Wild vs. Stocked Trout: There’s a difference
The Upper Delaware River has become synonymous with the phrase “wild trout,” a term that may seem unimportant to the general public, but is of vital consequence to trout fishermen. Not only is a river filled with only wild trout in the northeastern United States a rarity; it is a major draw as well. But what is it that makes such a fishery superior to another? What is the allure of these wild fish?
The first thing to understand is what makes a wild trout wild. Simply put, it is a fish that started life as an egg in a stream, hatched and grew without any outside interference from man. There is an alternative to this path—that of the stocked fish. Stocked trout are those raised in fish hatcheries then released or “stocked” into rivers, streams, lakes and ponds.
The majority of streams and rivers in the Northeast warm dramatically in the summer and can only offer a viable habitat for trout for a short period of time, and therefore cannot sustain a wild population. Thanks to robust stocking programs instituted by state fisheries over a century ago, these typically barren bodies of water can (albeit briefly) yield fishing opportunities not normally present.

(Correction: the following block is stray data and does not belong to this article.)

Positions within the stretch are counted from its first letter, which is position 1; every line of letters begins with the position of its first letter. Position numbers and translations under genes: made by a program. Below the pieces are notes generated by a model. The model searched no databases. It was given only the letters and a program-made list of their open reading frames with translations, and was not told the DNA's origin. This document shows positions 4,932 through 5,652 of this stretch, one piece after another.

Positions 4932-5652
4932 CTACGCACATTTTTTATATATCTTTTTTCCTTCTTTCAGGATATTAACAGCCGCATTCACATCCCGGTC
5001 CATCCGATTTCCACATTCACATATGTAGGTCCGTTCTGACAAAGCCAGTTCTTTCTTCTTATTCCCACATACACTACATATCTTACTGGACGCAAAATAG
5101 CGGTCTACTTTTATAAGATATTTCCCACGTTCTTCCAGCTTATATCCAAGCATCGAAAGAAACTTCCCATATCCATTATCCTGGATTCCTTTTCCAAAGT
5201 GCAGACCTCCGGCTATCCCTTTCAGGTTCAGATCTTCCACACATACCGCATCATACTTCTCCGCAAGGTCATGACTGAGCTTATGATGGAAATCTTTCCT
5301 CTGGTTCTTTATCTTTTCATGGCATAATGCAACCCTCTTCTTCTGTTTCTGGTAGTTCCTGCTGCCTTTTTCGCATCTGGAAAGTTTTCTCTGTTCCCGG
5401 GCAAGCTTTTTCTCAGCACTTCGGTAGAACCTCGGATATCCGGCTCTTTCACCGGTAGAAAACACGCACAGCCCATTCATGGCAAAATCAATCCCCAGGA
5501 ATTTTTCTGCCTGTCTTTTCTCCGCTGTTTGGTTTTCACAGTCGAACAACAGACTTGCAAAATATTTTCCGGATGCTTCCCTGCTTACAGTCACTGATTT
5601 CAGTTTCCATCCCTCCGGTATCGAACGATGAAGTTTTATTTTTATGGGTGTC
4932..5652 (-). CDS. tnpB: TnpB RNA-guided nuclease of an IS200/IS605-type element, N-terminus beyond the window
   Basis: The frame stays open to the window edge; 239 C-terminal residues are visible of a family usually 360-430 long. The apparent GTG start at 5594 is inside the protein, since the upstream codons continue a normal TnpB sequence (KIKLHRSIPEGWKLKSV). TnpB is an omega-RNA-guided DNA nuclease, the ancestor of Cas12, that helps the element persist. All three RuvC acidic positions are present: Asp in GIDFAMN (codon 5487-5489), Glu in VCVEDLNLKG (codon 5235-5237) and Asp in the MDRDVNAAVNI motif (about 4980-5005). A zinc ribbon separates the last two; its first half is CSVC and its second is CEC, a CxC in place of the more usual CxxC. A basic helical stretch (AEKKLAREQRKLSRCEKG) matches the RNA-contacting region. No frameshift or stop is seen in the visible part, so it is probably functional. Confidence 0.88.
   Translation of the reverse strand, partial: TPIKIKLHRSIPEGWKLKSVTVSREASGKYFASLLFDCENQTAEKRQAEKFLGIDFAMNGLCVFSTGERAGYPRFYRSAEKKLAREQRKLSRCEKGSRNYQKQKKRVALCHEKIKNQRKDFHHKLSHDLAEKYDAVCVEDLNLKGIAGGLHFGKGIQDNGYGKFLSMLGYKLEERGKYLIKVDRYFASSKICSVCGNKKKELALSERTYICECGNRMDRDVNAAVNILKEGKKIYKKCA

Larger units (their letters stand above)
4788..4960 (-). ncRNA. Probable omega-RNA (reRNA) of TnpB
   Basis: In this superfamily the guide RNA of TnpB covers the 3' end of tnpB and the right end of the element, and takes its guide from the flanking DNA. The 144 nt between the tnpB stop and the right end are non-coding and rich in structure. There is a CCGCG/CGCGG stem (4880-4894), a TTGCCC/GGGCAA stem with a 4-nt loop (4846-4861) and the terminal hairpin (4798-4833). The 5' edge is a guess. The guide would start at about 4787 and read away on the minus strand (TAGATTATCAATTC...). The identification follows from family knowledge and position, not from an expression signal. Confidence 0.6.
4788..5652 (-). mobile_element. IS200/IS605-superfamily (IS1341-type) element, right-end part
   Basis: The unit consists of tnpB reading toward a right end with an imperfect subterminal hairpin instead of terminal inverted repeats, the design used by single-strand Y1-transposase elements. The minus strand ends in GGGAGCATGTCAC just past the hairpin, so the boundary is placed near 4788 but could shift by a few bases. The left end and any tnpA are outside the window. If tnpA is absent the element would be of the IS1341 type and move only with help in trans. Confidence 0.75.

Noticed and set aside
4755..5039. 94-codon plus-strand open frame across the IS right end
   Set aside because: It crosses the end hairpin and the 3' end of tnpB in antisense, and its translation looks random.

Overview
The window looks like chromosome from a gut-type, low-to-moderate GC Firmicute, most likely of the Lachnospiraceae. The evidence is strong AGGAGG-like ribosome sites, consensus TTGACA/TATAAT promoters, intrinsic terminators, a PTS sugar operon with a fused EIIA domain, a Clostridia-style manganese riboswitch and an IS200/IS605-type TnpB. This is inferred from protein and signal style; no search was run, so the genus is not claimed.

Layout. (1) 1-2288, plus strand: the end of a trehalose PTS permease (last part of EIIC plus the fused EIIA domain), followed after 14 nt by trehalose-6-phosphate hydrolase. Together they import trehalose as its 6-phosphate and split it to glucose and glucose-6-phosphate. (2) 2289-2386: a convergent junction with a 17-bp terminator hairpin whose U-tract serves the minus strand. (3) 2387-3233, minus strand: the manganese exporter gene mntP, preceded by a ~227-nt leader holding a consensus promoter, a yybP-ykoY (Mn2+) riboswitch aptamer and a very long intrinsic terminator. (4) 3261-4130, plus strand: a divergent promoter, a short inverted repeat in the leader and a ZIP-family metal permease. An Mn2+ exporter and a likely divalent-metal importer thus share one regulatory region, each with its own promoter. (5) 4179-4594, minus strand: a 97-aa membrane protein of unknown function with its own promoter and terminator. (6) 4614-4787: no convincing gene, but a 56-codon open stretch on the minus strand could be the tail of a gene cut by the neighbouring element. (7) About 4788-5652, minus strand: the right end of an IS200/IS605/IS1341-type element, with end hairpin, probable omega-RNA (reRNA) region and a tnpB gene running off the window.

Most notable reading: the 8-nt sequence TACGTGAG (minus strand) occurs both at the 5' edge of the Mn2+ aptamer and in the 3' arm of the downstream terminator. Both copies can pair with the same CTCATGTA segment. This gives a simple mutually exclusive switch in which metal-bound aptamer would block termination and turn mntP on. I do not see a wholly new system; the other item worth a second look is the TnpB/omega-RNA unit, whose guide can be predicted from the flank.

Contrary to this, wild fish populations are found in those rare rivers that remain cold throughout the year. Because of this, they live their entire lives in the same waters with the same chemistry and topography. They come to know the currents, rocks, pools and riffles in which they were born, allowing them to fully adapt and become one with their environment. Wild fish also have a stronger, more diverse genetic stock that allows them to adapt to local changes in the environment, whereas the stocked fish tend to have a very homogenous genetic makeup, which does not allow for the kind of adaptability required to thrive. Wild trout are typically healthier as well, and are much more beautiful in appearance when compared with stocked fish.
Wild fish will have much more vibrant colorations, as well as larger, fully-formed fins and tails. Stocked fish will take on more color the longer they remain in the wild, but typically they will never reach the bright pigment levels seen in native fish, which have been adapting since birth to the specific hues present in their environment.
Visual differentiation between the two is quite simple at times, with stocked fish being very pale, and exhibiting fins with injuries or deformities brought on as a result of constantly colliding with the walls and floors of their cement home.